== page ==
(This is the 6th entry in my blog on my trip to Tokyo. “Part 0” can be found here.)
After a day spent in “New Japan”, day 4 was time for a taste of “Old Japan”. We started the day off at a small restaurant new our hotel known for their Gyoza, which were incredible.
The meal came with pan fried gyoza, deep fried gyoza, fish soup, white rice, pickled cabbage, and an the unidentified off pink item below.
After lunch, we made our way to the Shinjuku Gyoen National Garden.
This garden is well known for it’s Cherry Blossom trees, which typically don’t bloom until February. However, we found one that had bloomed early, and it was a pusedo-celebrity in the park:
After the garden, we made our way to Asakusa, an area with the atmosphere of old Japan.
After passing through the Kaminarimon, you enter Nakamise, a street lined with shops selling Japanese souvenirs and treats.
At the end of the road, we found ourselves at Sensoji Temple, the most famous temple in Tokyo.
As is tradition, I added my burning incense to the burn pit, washed up outside, and made my way into the temple.
Photos are not allowed in the temple (good!), but inside we drew our fortunes. You receive your fortune by shaking up a canister which dispenses a stick with a number written on it. You then find a drawer that corresponds to that number, and your fortune is inside. Here’s my fortune:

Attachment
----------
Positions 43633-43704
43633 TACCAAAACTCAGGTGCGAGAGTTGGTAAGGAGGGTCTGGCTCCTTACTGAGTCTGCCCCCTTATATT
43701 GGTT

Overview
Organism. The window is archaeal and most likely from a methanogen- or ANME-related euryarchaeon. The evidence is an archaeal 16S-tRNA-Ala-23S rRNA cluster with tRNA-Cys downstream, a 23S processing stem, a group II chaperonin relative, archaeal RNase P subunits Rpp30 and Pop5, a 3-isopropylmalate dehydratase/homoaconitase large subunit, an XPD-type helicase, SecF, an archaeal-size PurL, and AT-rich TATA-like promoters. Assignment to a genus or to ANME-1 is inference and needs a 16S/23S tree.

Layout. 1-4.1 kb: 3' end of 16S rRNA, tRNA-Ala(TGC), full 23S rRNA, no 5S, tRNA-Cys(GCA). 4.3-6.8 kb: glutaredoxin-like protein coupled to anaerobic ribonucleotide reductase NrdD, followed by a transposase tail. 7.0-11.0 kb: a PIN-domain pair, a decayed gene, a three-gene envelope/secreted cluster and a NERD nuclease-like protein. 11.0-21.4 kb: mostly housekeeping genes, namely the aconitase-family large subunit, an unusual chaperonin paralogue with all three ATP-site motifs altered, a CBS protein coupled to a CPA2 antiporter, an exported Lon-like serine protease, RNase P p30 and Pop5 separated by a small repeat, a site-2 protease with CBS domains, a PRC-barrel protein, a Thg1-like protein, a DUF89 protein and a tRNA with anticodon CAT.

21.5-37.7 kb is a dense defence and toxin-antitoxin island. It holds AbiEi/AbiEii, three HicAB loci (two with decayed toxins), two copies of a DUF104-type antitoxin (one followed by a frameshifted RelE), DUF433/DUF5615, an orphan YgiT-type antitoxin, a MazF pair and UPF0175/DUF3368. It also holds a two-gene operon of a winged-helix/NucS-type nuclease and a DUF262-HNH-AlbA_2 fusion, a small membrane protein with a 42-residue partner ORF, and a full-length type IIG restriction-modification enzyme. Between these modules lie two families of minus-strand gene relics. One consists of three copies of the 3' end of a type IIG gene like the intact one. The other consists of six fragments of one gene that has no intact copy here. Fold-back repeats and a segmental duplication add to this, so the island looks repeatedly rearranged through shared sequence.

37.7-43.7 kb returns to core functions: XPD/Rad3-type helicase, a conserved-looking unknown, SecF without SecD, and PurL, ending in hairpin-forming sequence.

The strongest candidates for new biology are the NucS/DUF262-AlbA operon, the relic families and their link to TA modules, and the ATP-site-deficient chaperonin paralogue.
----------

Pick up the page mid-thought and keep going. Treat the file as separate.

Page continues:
After leaving the temple, we left Asakua and headed to Tsukiji (pronounced Ski-Ji), home to one of the world’s largest fish markets. We wanted to get some sushi from as close to the source as possible. We found a small sushi restaurant nearby and stopped in. The hostess communicated to me that they didn’t speak English or have an English menu, but that was ok, because we wanted Omakase (the chef chooses the best fish of the day).
Inside the restaurant, there was a group of two older men and a younger girl who spoke some English. The older men told us that they had been to America, and one of their sons went to Indiana University! The girl offered to take this picture of us.
Our Omakase featured 11 pieces of nigiri, and here’s our guesses as to which each piece is from top left to bottom right: Salmon Roe, Uni (sea urchin), squid, shrimp, eel, egg sushi, clam? (or some sort of shellfish), Yellowtail, chu-toro (medium fatty tuna), squid, chu-toro.
The sushi was very good, unfortunately, salmon roe nigiri is my biggest weakness made my stomach turn a little bit. The fishy/salty flavor, combined with the persistent popping of eggs is not my favorite. That aside, it was fun to put ourselves at the mercy of the chef.